China scientists talk of powering hypersonic weapon with cheap Nvidia chip

Jetson module can efficiently process computational fluid dynamics models

Analysis Researchers in China have reportedly demonstrated how a low-cost Nvidia Jetson module could theoretically be used to direct a hypersonic weapon.

The eggheads say they rigged up an Nvidia Jetson TX2i module to perform real-time optimization of the fuel supply system and control of a scramjet engine for an air-breathing hypersonic missile, according to a report in the South China Morning Post (SCMP).

Nvidia's Jetson portfolio is intended to bring AI to embedded systems, delivered as a system-on-module that includes a CPU, GPU, and memory. These are available for hundreds of dollars and not subject to the US export restrictions established against China, unlike Nvidia's top-end GPUs that may cost tens of thousands of dollars each.

The point we guess being made here is fairly narrow. For any hypersonic missiles, China can use various families of processor hardware for its onboard controllers; it wouldn't need to rely on the Jetson platform.

Also, no one is seriously suggesting China needs Nvidia's export-blocked high-end math accelerators to directly control its weapons. Instead, it seems, this effort demonstrates you can still achieve very interesting things with non-restricted Nvidia silicon, such as flying scary missiles, potentially.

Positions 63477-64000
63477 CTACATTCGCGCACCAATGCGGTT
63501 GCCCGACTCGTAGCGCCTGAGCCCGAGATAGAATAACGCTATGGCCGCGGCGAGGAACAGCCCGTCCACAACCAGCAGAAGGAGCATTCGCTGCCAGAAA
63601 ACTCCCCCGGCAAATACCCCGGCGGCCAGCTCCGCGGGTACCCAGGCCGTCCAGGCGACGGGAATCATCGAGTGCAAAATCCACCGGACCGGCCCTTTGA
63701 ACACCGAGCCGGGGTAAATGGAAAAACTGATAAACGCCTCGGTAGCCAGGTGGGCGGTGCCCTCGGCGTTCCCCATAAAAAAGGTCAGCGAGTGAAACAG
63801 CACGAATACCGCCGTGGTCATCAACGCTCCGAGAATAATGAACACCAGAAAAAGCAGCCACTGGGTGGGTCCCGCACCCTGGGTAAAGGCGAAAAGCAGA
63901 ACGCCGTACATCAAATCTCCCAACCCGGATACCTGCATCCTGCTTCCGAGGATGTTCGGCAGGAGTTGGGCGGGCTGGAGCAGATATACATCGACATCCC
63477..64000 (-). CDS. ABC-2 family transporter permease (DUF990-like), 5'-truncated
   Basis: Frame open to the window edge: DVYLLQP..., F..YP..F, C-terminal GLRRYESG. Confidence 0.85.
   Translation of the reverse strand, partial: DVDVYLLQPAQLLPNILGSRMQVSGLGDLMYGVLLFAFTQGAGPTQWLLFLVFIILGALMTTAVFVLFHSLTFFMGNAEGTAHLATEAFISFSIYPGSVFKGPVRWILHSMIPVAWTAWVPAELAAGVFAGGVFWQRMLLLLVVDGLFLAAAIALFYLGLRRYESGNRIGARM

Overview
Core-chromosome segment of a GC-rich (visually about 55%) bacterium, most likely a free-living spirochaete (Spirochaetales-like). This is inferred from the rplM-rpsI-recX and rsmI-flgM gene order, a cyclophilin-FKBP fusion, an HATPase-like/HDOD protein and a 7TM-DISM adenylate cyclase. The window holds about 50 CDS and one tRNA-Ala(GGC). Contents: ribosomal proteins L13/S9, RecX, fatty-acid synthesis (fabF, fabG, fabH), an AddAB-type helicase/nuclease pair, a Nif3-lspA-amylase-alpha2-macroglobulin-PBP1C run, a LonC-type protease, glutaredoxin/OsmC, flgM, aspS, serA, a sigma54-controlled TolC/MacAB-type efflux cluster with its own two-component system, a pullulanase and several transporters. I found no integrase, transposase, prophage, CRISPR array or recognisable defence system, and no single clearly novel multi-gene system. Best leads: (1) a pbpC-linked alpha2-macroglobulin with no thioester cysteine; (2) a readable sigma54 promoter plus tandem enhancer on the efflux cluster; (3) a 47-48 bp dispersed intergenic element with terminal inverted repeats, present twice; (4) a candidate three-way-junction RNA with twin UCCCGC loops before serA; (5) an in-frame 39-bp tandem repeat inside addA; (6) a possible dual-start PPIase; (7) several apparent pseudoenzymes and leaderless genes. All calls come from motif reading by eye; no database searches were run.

The research emerged from a joint project from the Beijing Power Machinery Research Institute and the Dalian University of Technology, and was published in Propulsion Technology, a Chinese academic journal. We have asked the lead author, Professor Sun Ximing, for comment as the team's paper does not yet appear to be public.

According to SCMP, the boffins found the Jetson module is capable of processing computational fluid dynamics models with great efficiency, delivering results in 25 milliseconds, making it ideal for their project.

Professor Sun told the newspaper the TX2i module can not only boost the range and stability of hypersonic vehicles, but also significantly reduce research and development costs.

Nvidia declined the opportunity to comment.

There is no suggestion Jetson TX2i modules will actually be used for this military purpose, and as we indicated, China's domestic silicon makers can deliver chips that outperform the TX2i. This would avoid concerns over supply chain reliability introduced by the US with its ever-changing export restrictions on Nvidia kit.

It seems the intention of the researchers was to prove the feasibility of using an inexpensive CPU-GPU chip for hypersonic weapons, regardless where the silicon might be manufactured, and that less-than-cutting-edge components can be used.

It is also possible that the scientists are cocking a snook at the US government's export restrictions on high-end accelerators, which Washington DC claims are to prevent the Chinese military from having access to relatively advanced artificial intelligence. As it turns out, academics can still do eye-catching work with available American silicon.

The Biden administration is seemingly worried about Beijing developing large powerful AI models for military strategy and decision making.

Meanwhile, last month, a senior US defense intelligence analyst warned that China leads the world in developing, testing, and deploying hypersonic weapons, while America has yet to field a single one. ®

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